Ever used your phone to find the way with an interactive map, ‘googled’ a film to settle a point with friends whilst out for dinner, updated your status on a social networking site over the weekend or paid for your takeaway using your phone? These are simple examples, scratching the surface of the powerful processing and communication capabilities delivered by a wide array of mainstream smart phones.
With such powerful processing and communication possibilities available, it is not difficult to feel that communication technologies have gone past a tipping point, where consumer devices have become more able to provide the basis for complete and cost effective communication platforms compared to expensive bespoke corporate information technology and telephony infrastructures. In trading markets, we have seen regulators, most notably the FSA in the UK, start to seriously acknowledge the role mobile communication has in daily trading activities, putting in place new recording regulations in line with current dealer board and turret rules.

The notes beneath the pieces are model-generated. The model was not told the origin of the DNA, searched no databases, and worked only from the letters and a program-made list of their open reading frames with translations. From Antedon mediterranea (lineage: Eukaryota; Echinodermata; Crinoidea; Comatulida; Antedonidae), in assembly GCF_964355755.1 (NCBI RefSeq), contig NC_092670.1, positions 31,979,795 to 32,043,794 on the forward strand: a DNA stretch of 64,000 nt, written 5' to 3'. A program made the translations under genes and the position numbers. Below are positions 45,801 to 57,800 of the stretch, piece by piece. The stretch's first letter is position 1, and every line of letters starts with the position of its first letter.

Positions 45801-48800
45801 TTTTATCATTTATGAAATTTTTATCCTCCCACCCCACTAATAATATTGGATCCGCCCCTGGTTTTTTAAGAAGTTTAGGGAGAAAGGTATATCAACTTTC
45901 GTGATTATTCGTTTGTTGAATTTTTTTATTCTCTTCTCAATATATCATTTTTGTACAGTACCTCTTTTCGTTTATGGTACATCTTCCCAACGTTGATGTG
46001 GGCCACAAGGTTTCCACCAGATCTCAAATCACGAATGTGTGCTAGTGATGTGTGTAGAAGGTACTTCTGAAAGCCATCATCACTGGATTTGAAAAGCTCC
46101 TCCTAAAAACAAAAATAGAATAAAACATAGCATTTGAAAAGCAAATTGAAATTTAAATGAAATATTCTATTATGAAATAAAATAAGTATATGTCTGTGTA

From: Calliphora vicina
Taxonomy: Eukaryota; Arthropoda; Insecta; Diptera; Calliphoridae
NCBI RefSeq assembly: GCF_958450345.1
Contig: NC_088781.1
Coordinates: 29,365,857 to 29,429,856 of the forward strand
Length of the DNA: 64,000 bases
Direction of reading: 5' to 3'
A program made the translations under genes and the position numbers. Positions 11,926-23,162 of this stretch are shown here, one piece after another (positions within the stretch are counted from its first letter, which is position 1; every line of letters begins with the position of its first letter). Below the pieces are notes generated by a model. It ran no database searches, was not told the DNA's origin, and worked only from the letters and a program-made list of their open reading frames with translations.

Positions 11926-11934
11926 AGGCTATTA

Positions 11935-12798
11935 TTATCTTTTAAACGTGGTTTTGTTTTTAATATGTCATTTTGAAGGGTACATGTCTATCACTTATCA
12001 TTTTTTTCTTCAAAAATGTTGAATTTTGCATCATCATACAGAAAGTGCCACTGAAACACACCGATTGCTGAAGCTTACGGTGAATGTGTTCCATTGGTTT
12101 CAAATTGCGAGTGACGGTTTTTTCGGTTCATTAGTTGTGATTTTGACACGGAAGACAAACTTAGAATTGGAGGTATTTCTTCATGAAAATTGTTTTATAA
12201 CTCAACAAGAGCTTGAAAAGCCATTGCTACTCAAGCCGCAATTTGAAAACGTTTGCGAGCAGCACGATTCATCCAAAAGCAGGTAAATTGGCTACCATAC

Clearly, the commercial world still has very specific and critical needs, which must be fully understood and effectively addressed in a reliable and secure manner. There have been positive moves to rationalise costs of managing corporate infrastructures through globalisation and outsourcing. Although until now, unified communications has been a method of providing connectivity, linking what were once isolated and specific capabilities to providing a more connected set of communications tools, but perhaps addressing the symptoms rather than the root limitations.